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PostPosted: Sun Jan 06, 2008 8:50 pm 
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Joined: Fri Nov 17, 2006 8:54 pm
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Location: caversham
'The number of children with SEN going private has increased by 300 per cent since the government started reducing statementing and closing special schools,' said Charlotte Leslie, co-author of the report. 'That cannot be a coincidence.'

http://politics.guardian.co.uk/publicse ... 92,00.html


I have seen and feel the creeping privitiasation of special needs. I am in favour of market forces but not sure it should be the driving force.

To date we have been able to "buy" extra help, but feel very strongly for those that have to make difficult choices.

SEN is also about sharing and learning, Happy SEN New Year. SEN positive.

stevew61


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PostPosted: Sun Jan 06, 2008 10:35 pm 
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Location: East Kent
as an ex senco I couldn't agree more steve. it is a subject dear to my heart...


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PostPosted: Tue Jan 08, 2008 5:45 pm 
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Location: Sutton
Hi everyone,

It's been a while since I last posted however my daughter has started at a private school this week. We felt we had little choice as she was falling further and further behind. Apparently not far enough for the LEA as she has to be at least 3 years behind to be statemented, she was just short and we were not prepared to wait!!!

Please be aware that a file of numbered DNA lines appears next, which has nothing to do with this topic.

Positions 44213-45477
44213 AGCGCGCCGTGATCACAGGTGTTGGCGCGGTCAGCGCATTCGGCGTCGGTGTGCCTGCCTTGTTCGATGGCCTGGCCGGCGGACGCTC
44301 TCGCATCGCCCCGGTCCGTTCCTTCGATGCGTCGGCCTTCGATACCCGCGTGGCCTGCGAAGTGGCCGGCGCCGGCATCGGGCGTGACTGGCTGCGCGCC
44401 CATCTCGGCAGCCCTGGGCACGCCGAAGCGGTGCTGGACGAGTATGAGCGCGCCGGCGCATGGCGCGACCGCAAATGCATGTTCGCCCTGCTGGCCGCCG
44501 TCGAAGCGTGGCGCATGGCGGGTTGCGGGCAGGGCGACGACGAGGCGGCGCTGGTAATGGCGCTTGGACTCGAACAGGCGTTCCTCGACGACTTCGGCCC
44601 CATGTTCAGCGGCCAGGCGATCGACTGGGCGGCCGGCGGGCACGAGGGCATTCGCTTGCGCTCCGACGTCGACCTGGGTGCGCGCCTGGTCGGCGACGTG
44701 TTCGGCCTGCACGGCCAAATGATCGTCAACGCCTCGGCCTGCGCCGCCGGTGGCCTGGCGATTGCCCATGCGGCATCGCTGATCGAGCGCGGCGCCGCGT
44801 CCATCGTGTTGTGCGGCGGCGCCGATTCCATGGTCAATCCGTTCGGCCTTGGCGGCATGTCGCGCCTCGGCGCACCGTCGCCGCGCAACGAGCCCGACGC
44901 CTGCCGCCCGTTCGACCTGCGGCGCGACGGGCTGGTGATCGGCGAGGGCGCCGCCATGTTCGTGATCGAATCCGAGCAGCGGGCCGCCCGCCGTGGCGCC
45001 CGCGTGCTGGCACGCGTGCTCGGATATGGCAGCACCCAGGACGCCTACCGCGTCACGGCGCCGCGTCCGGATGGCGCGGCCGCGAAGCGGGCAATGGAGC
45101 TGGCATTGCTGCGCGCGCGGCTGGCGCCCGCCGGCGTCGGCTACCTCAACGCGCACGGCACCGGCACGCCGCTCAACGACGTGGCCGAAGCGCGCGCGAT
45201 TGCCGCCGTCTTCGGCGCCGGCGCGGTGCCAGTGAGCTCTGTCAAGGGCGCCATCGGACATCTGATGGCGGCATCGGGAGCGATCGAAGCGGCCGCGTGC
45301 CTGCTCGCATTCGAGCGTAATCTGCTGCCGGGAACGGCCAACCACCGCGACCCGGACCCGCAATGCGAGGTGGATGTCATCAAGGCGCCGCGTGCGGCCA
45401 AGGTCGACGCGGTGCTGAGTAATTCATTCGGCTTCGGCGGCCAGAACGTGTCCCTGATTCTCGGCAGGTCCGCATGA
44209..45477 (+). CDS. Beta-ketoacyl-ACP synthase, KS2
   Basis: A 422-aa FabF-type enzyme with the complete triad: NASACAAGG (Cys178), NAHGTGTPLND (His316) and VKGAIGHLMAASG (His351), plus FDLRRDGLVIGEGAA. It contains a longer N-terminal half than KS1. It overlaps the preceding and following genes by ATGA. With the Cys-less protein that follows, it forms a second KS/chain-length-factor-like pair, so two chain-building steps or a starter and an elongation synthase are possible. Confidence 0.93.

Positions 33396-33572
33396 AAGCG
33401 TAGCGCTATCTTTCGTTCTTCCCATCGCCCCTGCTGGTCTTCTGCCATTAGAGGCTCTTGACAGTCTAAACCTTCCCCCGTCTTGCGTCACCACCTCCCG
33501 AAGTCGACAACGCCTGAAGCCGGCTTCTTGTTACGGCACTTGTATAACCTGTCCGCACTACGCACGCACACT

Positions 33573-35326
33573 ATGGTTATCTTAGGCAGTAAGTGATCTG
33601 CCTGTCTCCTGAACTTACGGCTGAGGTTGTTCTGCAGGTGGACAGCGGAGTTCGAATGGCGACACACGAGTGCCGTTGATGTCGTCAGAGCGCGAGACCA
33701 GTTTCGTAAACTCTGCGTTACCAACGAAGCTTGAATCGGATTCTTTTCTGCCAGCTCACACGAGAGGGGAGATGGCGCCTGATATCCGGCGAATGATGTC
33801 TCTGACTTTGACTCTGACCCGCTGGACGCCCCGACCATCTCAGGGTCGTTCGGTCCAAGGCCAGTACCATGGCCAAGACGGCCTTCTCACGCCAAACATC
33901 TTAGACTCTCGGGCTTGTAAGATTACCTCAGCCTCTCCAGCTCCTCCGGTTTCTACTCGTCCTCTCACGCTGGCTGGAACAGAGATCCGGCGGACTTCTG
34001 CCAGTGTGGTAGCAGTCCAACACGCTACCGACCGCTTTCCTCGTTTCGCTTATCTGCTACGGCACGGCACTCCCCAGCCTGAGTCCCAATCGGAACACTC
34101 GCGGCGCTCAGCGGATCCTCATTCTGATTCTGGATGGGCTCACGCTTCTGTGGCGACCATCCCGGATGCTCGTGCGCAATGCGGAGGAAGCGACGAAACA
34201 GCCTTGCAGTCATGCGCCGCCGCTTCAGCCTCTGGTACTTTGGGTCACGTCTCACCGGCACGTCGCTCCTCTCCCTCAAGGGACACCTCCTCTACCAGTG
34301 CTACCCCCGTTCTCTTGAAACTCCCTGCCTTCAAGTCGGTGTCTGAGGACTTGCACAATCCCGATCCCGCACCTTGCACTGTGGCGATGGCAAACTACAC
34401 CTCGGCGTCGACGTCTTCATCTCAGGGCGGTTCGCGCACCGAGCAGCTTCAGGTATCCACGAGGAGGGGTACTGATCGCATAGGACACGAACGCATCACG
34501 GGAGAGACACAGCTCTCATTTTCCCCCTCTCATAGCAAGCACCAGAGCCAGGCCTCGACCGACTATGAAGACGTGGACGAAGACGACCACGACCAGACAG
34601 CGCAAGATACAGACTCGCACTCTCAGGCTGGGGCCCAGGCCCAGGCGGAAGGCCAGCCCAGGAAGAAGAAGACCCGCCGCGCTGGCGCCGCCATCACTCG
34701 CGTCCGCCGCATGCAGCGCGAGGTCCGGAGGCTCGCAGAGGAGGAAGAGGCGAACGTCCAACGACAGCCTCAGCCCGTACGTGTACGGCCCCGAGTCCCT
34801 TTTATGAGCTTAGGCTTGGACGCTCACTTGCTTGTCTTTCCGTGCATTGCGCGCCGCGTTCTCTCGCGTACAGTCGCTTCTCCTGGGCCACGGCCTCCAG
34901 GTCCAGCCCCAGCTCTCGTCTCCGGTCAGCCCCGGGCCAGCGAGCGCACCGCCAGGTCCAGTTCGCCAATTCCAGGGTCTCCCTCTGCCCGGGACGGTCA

Kaz


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PostPosted: Tue Jan 08, 2008 8:11 pm 
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Location: caversham
Kaz wrote:
Apparently not far enough for the LEA as she has to be at least 3 years behind to be statemented, she was just short and we were not prepared to wait!!!
Kaz


Thanks Kaz,

We experienced some moving goalposts four years ago and your post has shed some light on what was/is required for a statement. At the time it caused some distress. Pleased to say we are making good progress hope you and yours are too. :wink:

stevew61

PS yoyo123 sencos the "Great" underesourced. :D :D


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PostPosted: Tue Jan 08, 2008 8:23 pm 
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I've been a SENCo too - it's a different ball game in a GS of course - but these pupils are often harder to get the right support for. It is assumed that just because they are bright that they can cope ...


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PostPosted: Tue Jan 08, 2008 9:30 pm 
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Location: East Kent
statements are notoriously difficult to get, even more so since the system changed. It's like playing footballl blinfolded everytime youthink you are near teh goal someone moves it.